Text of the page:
In recent years, multidisciplinary rehabilitation (MDR) became an alternative treatment option for chronic non-cancer pain. MDR is mostly available in specialized pain units, usually at rehabilitation centers where the level of knowledge and therapeutically options to treat pain conditions are considered to be high. There is strong evidence that MDR in specialized pain units is affecting pain and improves the quality of life in a sustainable manner. There are few studies about MDR outcome in primary health care, especially in those units situated in rural areas and with a different population than that encountered in specialized hospitals. That, in spite of the fact that the prevalence of pain in the patients treated in primary care practice is about 30%. The aim of this study is to analyze the effectiveness of MDR for chronic non-cancer patients in a primary health care unit.
This study included a total of 51 patients with chronic pain conditions who were admitted and completed the local MDR-program at the primary health care unit in Arvika, Sweden. The major complaint categories were fibromyalgia (53%), pain from neck and shoulder (28%) or low back pain (12%). The inclusion criteria were age between 16 and 67 years and chronic non-cancer pain with at least 3 months duration. The multidisciplinary team consisted of a general practitioner, two physiotherapists, two psychologists and one occupational therapist. The 6-week treatment took place in group sessions with 6–8 members each and included cognitive-behavioral treatment, education on pain physiology, ergonomics, physical exercises and relaxation techniques.
Primary outcomes included pain intensity, pain severity, anxiety and depression scores, social and physical activity, and secondary outcomes were sick leave, opioid consumption and health care utilization assessed in the beginning of the treatment and at one year follow-up. Data was taken from the Swedish Quality Register for Pain Rehabilitation (SQRP) and the patients’ medical journal.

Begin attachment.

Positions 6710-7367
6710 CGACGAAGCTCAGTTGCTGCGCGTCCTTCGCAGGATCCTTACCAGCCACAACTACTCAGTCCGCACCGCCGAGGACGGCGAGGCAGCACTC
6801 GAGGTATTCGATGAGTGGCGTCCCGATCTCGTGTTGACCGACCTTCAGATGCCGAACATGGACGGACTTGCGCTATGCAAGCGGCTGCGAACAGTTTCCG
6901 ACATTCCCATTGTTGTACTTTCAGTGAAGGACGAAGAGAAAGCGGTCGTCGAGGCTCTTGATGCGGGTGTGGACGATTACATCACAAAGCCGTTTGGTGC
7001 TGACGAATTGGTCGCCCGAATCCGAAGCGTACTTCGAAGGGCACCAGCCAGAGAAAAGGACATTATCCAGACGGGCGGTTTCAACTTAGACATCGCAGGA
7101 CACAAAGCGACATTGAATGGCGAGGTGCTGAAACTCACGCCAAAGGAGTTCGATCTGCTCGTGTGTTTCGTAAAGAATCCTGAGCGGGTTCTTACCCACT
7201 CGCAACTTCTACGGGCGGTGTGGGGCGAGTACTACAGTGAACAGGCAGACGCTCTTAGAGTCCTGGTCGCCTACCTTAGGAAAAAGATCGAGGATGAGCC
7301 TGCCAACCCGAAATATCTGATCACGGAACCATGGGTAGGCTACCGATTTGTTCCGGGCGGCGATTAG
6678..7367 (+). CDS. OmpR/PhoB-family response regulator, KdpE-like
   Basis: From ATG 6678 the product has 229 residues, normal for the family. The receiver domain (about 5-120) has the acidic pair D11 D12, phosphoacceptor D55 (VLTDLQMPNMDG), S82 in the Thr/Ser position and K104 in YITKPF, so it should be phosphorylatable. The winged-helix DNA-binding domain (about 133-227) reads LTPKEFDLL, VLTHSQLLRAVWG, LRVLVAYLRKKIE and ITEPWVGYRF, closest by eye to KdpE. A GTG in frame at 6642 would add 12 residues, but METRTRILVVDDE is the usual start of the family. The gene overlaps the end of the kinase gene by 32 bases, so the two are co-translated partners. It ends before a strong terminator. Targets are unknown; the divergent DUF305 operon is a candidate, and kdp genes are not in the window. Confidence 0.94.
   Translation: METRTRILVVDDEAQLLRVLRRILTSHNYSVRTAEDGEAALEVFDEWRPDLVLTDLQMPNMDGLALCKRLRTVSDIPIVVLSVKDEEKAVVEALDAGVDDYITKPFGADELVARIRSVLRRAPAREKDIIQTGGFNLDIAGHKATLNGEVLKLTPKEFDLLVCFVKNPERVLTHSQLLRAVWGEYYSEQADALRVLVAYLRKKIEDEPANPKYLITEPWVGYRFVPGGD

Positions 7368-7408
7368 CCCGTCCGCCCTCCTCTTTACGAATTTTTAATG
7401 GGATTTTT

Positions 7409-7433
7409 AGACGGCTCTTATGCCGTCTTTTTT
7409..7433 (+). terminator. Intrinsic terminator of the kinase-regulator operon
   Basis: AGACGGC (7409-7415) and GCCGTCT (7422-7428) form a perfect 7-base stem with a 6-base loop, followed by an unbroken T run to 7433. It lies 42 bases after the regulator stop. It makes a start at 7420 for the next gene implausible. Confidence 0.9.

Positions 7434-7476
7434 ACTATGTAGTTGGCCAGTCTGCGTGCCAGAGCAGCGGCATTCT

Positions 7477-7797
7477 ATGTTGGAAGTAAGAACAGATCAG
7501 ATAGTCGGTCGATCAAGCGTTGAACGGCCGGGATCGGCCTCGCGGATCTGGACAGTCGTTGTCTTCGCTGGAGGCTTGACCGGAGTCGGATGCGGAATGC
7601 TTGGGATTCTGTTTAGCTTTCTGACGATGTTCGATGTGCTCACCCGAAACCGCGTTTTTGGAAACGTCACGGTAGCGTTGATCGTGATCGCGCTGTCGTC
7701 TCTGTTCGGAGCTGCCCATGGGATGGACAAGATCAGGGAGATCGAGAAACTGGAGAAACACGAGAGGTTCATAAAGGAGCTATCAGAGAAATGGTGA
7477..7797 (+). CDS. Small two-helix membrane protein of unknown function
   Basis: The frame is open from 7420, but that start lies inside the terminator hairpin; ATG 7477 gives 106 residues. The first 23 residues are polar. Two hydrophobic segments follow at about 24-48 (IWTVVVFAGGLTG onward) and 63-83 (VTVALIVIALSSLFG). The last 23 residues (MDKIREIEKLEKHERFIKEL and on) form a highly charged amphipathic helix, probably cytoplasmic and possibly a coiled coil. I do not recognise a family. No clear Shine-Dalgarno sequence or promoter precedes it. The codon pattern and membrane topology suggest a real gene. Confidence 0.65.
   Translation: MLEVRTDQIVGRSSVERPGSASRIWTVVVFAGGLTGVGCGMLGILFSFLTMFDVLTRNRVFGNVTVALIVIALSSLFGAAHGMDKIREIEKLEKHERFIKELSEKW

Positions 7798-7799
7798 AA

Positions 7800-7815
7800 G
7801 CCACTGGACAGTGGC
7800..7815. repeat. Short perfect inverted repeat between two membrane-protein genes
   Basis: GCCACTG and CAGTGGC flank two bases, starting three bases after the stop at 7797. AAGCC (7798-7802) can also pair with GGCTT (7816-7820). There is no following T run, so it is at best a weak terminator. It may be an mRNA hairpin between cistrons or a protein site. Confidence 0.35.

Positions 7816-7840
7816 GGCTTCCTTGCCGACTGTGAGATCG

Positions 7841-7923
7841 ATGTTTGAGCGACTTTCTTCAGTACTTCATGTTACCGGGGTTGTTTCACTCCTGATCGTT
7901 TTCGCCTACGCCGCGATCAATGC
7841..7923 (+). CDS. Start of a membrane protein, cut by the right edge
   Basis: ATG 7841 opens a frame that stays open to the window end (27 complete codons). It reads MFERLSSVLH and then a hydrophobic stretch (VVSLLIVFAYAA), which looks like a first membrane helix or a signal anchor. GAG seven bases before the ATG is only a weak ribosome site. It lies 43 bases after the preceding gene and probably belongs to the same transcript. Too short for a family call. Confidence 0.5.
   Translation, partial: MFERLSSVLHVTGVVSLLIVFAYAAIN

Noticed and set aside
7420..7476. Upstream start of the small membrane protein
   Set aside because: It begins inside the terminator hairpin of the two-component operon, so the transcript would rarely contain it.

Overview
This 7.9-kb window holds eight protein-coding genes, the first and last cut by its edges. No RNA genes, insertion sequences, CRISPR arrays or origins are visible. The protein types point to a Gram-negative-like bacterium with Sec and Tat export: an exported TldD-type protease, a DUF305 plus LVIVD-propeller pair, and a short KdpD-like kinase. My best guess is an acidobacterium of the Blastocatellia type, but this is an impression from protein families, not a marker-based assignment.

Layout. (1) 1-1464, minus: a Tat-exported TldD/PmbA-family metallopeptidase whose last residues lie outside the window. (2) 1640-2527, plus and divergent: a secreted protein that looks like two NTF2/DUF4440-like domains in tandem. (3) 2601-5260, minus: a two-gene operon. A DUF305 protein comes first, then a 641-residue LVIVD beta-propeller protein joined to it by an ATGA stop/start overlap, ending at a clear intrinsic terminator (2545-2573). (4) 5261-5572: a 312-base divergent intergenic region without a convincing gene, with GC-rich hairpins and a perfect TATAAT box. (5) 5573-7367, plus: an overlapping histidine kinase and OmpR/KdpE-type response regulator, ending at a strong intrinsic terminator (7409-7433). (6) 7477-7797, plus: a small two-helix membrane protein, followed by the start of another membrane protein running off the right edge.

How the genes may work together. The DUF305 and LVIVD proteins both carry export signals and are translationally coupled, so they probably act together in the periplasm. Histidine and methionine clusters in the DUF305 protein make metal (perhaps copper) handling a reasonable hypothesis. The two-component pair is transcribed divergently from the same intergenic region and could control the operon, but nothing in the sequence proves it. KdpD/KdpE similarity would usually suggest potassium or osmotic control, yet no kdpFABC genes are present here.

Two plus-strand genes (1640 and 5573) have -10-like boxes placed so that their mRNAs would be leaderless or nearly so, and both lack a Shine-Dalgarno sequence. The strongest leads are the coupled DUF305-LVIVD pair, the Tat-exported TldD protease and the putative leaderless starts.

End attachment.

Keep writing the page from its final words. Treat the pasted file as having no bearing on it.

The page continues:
One year after MDR treatment, sick leave decreased from 75.6% to 61.5% (p < 0.05). Utilization of health-care during one year decreased significantly from 27.4 to 20.1 contacts (p = 0.02). There were significant improvements concerning social activity (p = 0.03) and depression (p < 0.05), but not in anxiety (p = 0.1) and physical activity (p = 0.08). Although not statistically significant, some numerical decrease in the mean levels of pain intensity, pain severity and opioid consumption were reported one year after MDR (p > 0.05).
The results obtained one year after rehabilitation indicated that patients with chronic non-cancer pain might benefit from MDR in primary health care settings.
This study suggests that MDR in primary care settings as well as MDR at specialized pain units may lead to better coping in chronic non-cancer pain conditions with lower depression scores and higher social activity, leading to lower sick leave. This study demonstrated that there is a place for MDR in primary health care units with the given advantage of local intervention in rural areas allowing the patients to achieve rehabilitation in their home environment.
2013. Vol. 4, no 4, 190-197 p.